Lena Waithe, who was once paid with a $10,000 pair of Nikes, shares her philosophy on spending

 Lena Waithe
Emma McIntyre/Getty Images for MTV

Actress, producer and screenwriter Lena Waithe is known for her hustle.

In 2017 Waithe became the first black woman to win an Emmy for comedy writing. She won acclaim for her writing and acting on Netflix's "Master of None," is the creator and executive producer of Showtime's "The Chi" and has worked with industry legends like Steven Spielberg and Ava DuVernay. This year she appeared on the cover of Vanity Fair and grabbed headlines in a rainbow cape at the Met Gala.

Waithe says the hustle that informs her career is central to her financial philosophy as well. 

"I wouldn't say I'm great with [money]," Waithe tells CNBC Make It. "I'm a spender. I am not a frugal person. I'm the kind of person that would rather just spend the money than waste the time trying to save it. My mission is: I want to live the life I want to live, so I'm going to work hard to afford it."

Nike Air Yeezy 2 'Red October'
Mike Lawrie/Getty Images

Waithe's spending weakness? Sneakers. Her most prized pair are Nike Air Yeezy 2 "Red Octobers." The limited-edition Nikes were designed by Kanye West.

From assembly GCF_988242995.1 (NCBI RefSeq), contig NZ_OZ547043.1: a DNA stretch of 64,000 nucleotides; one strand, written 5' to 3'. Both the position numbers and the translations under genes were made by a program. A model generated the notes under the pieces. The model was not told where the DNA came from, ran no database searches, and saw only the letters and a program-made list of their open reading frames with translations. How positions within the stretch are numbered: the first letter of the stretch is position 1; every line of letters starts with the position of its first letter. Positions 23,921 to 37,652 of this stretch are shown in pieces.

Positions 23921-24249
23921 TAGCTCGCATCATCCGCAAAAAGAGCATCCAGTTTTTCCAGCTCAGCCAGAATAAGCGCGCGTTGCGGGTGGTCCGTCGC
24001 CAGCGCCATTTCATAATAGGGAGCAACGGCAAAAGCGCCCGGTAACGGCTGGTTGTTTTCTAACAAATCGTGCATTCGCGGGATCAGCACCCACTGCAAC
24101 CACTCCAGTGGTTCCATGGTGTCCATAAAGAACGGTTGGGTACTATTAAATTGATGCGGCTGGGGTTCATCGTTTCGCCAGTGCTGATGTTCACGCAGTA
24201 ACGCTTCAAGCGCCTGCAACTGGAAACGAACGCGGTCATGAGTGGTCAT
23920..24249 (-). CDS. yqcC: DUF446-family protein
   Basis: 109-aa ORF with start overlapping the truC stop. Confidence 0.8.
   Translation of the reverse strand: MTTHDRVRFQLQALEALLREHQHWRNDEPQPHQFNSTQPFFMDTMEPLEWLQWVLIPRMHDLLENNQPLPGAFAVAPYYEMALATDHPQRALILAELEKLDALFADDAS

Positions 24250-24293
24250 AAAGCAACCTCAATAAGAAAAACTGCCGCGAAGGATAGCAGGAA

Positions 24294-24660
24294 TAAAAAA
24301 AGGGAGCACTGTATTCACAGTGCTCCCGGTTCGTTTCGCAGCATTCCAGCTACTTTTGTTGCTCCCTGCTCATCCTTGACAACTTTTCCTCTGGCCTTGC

West has since left Nike to work with Addidas, making the shoes rare and expensive. The collectible kicks are currently being sold at Walmart for $10,413. At sneaker consignment store Stadium Goods a pair goes between $6,500 and $8,400. High-end sneaker consignment store Fight Club currently sells pairs priced anywhere from $6,785 to $15,000.

Waithe got her pair when she agreed to be paid for a job in footwear. 

"I did a video and some promo for Sneaker Con, and they were like, 'We'll pay you in a pair of sneakers.' I was like 'Oh, OK well then, I want the Red Octobers' — which are sort of a holy grail sneaker, because there aren't many of them made and [they] obviously aren't going to be made again and I had been trying to get my hands on them for a long time," says Waithe. "I think I've worn them once, but I love them, they're pretty cool. They're the kind of shoes you keep in a box, but I'm really grateful to have them in my collection."

In addition to being a collector's item, Waithe sees sneakers as an investment.

"I'm also an adult, like I just bought a house and we're doing renovations, so that's what I'm spending money on right now," she says. "I just got a Tesla, but I bought that, and I think it's environmentally sound. There are things that I'm not spending money on that are long-term investments, but I think sneakers are a long-term investment, too. I plan on keeping them and taking good care of them."

It's hard work, she says, that determines success — no matter what industry you work in.

"If you want to be extravagant and you want to have s--t and you want to buy s--t, then you have to really hustle," she says. "There are people who do that, not just in the entertainment industry but in every industry really. They work really hard to live a really comfortable life."

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